How not to run a race (The Blacklight Run) – 9/14/19

I understand and accept that no race is going to go off perfectly. As a RO/RD, you can plan for every eventuality, every contingency and even put pre-emptive Darwin Awards measures in place. But it won’t stop [X] from happening — specifically [X] that no one could ever think of happening. When something like that does happen, it really hasn’t been a big deal. They did everything right, and something out of their control just happened. HOWEVER, The Blacklight Run Chicago does not fall into that category.

To begin with, their ‘free’ race was not really free. This ‘free’ race registration required you to make a mandatory donation to a charity in addition to paying a facility fee. Quite odd to mandate this, as well as then charging you the registration percentage on it. But looking at it as a 5K for < $15, I went along with their process.

I had registered for both this race and a similar one that they did in May. I had believed it would be a very simple conversation about my guide, especially since it appeared that they wanted people there. If not, then why do a ‘free’ entry that kept getting pushed? However, it took me having to reach out to the Chicagoland Speedway before this RO got the message that the ADA needs to be followed. I’ve got the e-mail chain to show just how unhelpful their staff was initially. And then within a VERY short time of calling the Speedway, it was all resolved.

The next issue with this event was the parking. I remember seeing something early on from the RO along the lines of ‘Parking is $20 (cash). We have specifically told the tow companies to watch for people parking on side streets. You will be towed if you do.’ IMO, that sort of message smacks of bullying. But we went along with it. I’ll admit that I did get some satisfaction from handing them a bag of change to pay for the $20 BS parking.

As I had to do packet pickup that evening, we arrived in plenty of time. Once it started to get dark, we moved towards the starting area. As usual, we seeded ourselves far enough back to ensure that it could be a safe, good run. As they were sending people off in waves, I thought we’d be even better off.

However, things did not go well throughout the race. I would estimate that at least 90% of the people were walking. There were some others running, but they were having the same issues that we were. You would be able to run for about 150-200 feet and then a pocket of people walking across the ENTIRE path would stop your progress. I don’t have an issue with people walking. But the overwhelming percentage of people go with walk right, run left. So overall, we were able run about 1m total.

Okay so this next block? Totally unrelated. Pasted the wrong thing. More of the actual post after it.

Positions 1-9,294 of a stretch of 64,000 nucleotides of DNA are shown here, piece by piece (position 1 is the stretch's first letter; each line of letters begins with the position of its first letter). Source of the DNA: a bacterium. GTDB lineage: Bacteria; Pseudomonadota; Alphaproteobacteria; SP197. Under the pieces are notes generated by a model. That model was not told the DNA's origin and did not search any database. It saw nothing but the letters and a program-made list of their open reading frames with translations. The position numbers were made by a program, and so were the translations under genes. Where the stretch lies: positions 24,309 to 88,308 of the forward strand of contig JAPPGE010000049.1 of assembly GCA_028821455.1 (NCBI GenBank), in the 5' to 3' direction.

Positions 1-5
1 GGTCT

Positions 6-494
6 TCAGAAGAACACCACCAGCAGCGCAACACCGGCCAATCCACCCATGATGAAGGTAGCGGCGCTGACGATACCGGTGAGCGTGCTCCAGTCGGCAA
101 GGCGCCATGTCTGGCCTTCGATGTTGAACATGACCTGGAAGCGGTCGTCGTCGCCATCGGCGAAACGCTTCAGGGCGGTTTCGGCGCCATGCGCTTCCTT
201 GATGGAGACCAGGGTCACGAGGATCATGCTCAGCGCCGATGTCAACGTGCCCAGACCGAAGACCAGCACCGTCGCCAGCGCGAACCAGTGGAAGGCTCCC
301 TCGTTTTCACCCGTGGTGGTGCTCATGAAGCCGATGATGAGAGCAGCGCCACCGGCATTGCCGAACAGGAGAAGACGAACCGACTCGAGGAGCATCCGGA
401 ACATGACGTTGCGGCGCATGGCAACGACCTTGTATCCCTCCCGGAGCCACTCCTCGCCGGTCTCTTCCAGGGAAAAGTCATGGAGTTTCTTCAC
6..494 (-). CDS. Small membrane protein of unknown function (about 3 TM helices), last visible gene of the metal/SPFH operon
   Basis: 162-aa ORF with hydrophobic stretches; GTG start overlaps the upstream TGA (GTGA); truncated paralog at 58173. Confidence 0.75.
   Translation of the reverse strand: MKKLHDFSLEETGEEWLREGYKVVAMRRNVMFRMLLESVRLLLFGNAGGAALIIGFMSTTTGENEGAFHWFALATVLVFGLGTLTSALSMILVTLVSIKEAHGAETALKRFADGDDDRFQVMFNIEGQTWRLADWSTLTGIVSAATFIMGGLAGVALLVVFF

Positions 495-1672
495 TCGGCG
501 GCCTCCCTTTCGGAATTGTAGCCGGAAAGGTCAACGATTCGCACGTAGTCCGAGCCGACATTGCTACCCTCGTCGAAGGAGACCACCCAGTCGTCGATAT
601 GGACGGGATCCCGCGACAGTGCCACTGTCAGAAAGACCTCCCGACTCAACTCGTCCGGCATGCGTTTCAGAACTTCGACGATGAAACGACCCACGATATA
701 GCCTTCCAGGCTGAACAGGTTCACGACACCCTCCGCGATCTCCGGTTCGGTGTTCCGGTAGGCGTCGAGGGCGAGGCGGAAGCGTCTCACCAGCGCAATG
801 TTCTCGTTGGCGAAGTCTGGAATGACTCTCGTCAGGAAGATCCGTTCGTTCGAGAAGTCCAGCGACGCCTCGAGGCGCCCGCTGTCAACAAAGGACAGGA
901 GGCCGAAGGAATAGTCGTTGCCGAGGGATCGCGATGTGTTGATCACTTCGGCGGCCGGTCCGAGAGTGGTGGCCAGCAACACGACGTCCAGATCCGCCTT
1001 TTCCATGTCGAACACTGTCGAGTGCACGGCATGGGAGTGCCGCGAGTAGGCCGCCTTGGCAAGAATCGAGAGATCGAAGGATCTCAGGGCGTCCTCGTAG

The Blacklight zones on the course were interesting, and lived up to what they were supposed to be. On the other hand, the aid station did not. To that point, every single aid station in the 100+ events (Tri and running) that I’ve done have had COLD beverage options, pre-set and ready for people to grab. Hell, even during the Half where I had horrible calf issues and we were beyond the race finish, there were still cold jugs of water for us to self-pour from. Last night, their idea of an ‘aid station’ was to set up empty cups on a table, then have you wait in line. When you got to the front of it, someone filled the cup with warm water from a garden hose. Utter, utter BS.

The final straw of the evening was how their staff acted post-race. I’ll admit that I was beyond pissed with the cummulative BS of the evening. When I talked to the Assistant RD, he said that (a) the RD was out on the course, (b) the RD wasn’t reachable and (c) I’d have to go through their ‘helpful’ CS team. Again, I’ve NEVER seen a situation where the RD is unreachable. I’m quite sure that Marconi didn’t just invent them today…

I have already reached out to their CS for a FULL refund. And I’ve also contacted the SPeedway. I truly hope that the Chicagoland Speedway takes the appropriate actions to ensure that others don’t have to go through this absurdity. It was the Blacklight Walk, NOT the Blacklight Run. Had it been promoted as what it ruly was, I would not have wasted the almost $38 that I did.

Finally, if you want a well organized, fun and TRUE night run, I strongly suggest the GloRuns done by AllCommunityEvents. I believe Amita Health is the title sponsor for these races that are held across the country.

USABA / USAT VI ID Camp (9/4-8/19)

Last August, I was given an amazing opportunity to be at the OPTC for the first Visually Impaired (VI) Talent ID Camp. Even though I struggled during that camp (see last year’s blog post), I still learned a tremendous amount from it.

Even though there have been unexpected and unplanned bumps throughout this season, I’ve seen an upward trend. I had hoped to have the opportunity to be there again this year. While I wasn’t given a spot initially, I was fortunate to be given one off the wait list.